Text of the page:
Family Ghosts by Mike Reeves-McMillan

Happy Day of the Dead!

I like Mike’s sense of humor/horror. This is one of my favorite ghost stories.


I’m haunted by my family.

No, really. All my dead relatives hang around as ghosts. When someone dies, you don’t lose them, they just gain the ability to walk through walls.

It’s been like that for generations. They gradually fade and become harder to converse with, so I can’t ask the original Scoville, but according to family tradition it was some sort of curse. Offended an old homeless woman, you know the sort of thing. We’re always careful to be nice to the homeless these days.

Not that it’s entirely a bad thing. Oral history projects are super easy, and you can go back a lot further, not that anyone will necessarily believe you. And family reunions are especially well attended.

The problem is that they do hang about at inconvenient times. In particular, they’re fussy about us–the male members of the family, since we carry the name and the curse–and who we marry.

It’s a wonder, really, that anyone gets married at all. Though coming from such a large, close family, you do want to carry on the tradition. The girls are lucky; although they see the ghosts, and become ghosts themselves, their husbands and children don’t. But we men transfer the curse to our wives.

That means we have to tell them all this at some point. The coward’s way (I’m looking at you, Great-Uncle Gregory, and you needn’t make that face; nobody’s frightened), is to wait until they see the ghosts, generally the morning after the wedding, and then tell them. The more risky way is to tell them first and propose afterwards.

The problem with that is that it sounds delusional.

You’re backing away, and I don’t blame you.

Um, is it too late to just do the proposal part? See, the older ghosts like it that you dress modestly, and it’s good that you wanted to wait to get, you know, more intimate, because with your family in the room all the time, that just wasn’t going to…

Oh, yes, fair enough. Well, goodbye.

Dammit.


How would  YOU  handle the marriage proposal?

FamilyGhosts

Read more by Mike Reeves-McMillan

 

Photo Credits:

“Family Ghosts” composite by Grace Buchanan. Licensed under a Creative Commons Attribution-ShareAlike 4.0 International License.

Mom’s Bedroom” by Moto “Club4AG” Miwa. Licensed under a Creative Commons Attribution 2.0 Generic License.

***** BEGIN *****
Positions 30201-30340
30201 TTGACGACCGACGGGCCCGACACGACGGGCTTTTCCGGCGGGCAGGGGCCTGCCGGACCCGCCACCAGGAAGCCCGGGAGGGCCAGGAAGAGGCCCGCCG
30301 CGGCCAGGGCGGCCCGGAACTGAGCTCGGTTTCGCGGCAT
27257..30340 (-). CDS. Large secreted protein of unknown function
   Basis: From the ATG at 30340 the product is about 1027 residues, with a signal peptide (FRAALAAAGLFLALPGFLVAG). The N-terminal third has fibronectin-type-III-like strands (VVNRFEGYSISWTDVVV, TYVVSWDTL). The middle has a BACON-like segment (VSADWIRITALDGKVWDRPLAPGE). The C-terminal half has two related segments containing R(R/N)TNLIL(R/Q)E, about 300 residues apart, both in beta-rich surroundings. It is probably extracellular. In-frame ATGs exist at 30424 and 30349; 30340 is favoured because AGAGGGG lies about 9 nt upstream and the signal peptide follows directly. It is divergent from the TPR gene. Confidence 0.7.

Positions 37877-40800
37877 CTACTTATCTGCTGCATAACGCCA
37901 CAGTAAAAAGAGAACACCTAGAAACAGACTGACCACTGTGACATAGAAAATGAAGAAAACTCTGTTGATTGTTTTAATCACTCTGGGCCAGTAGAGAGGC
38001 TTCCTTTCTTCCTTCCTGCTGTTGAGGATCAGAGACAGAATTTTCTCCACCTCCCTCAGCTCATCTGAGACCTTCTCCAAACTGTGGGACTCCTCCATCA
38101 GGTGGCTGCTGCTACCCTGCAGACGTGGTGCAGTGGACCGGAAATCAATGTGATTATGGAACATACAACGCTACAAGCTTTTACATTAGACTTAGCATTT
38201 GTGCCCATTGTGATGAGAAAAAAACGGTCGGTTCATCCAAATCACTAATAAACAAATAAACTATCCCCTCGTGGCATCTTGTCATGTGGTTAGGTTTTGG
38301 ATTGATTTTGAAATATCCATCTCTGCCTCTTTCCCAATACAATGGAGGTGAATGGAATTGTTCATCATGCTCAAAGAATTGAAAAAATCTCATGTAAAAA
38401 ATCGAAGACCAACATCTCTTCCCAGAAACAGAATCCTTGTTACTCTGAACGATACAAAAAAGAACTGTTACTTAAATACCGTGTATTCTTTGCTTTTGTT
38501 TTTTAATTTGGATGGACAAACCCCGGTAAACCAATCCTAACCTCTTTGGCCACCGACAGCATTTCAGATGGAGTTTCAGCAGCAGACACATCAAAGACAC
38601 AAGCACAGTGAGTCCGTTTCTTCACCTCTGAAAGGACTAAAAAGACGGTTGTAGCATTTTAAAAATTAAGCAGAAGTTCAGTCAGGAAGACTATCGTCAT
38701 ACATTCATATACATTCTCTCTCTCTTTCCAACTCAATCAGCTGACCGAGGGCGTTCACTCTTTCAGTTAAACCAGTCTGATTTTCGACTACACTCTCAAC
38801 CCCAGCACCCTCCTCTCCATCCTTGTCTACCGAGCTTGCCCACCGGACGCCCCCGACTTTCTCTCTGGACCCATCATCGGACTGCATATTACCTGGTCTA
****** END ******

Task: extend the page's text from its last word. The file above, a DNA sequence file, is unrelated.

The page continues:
Ancestors” by SyliusOwn work. Licensed under Public domain via Wikimedia Commons.

Black, Chinese & White Laborers In A Gold Mine In South Africa” by Frank & Frances Carpenter [RESTORED by Ralph Repo]. Licensed by Ralph Repo under a Creative Commons Attribution 2.0 Generic License.

Easington Pit Disaster” from Eastington District Council’s Past and Present Archive. Licensed under a Creative Commons Attribution-ShareAlike 2.0 Generic License.

Moise Cherezli and Claire Crespoin wedding“. Licensed by David Lisbona under a Creative Commons Attribution 2.0 Generic License.

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8 thoughts on “Family Ghosts by Mike Reeves-McMillan

      1. It never occurred to me that it was possible to limit. As a child I knew that on that side of incarnation everything is visible-all times and places perhaps/probably even inner thoughts and motivations. As a child my inner thoughts and motivations were pretty good so the only time this really worried me was on going to the loo;-)
        Even though I knew they could see everything I also knew the perspective and understanding of it was vastly different and wiser, bigger and far less judgemental I still didn’t quite like taking a whizz while aware that everyone disincarnate could check in on that; -) Later I realized little kids bathroom trips were probably way low on the list of interests of the spirit realm.
        Since in Peru they helped govern for centuries after crossing over, it seems like certain interests are not lost. I always wondered how the ancestors of people who don’t pay attention to them feel. I had a Polynesian friend on LiveJournal years ago who could recite his ancestors names back to 100 generations. In the West we have lost this level of connection. It seems really sad to me that after 3 or 4 generations most of our ancestors fade into the mist of lost memory.

        Liked by 1 person

        1. So great to hear from you Ohnwentsya as always, especially on this topic. I share your understanding that our ancestors have transcended the need/inclination to be judgemental. I felt relieved on the day when I realized that my mother was not scolding me from the afterlife; she was only doing so in my memories of her.

          Reciting ancestors’ names back to 100 generations! What a sense of connectedness! Imagine if we could do something like that with the names of our cousins as well!

          Like

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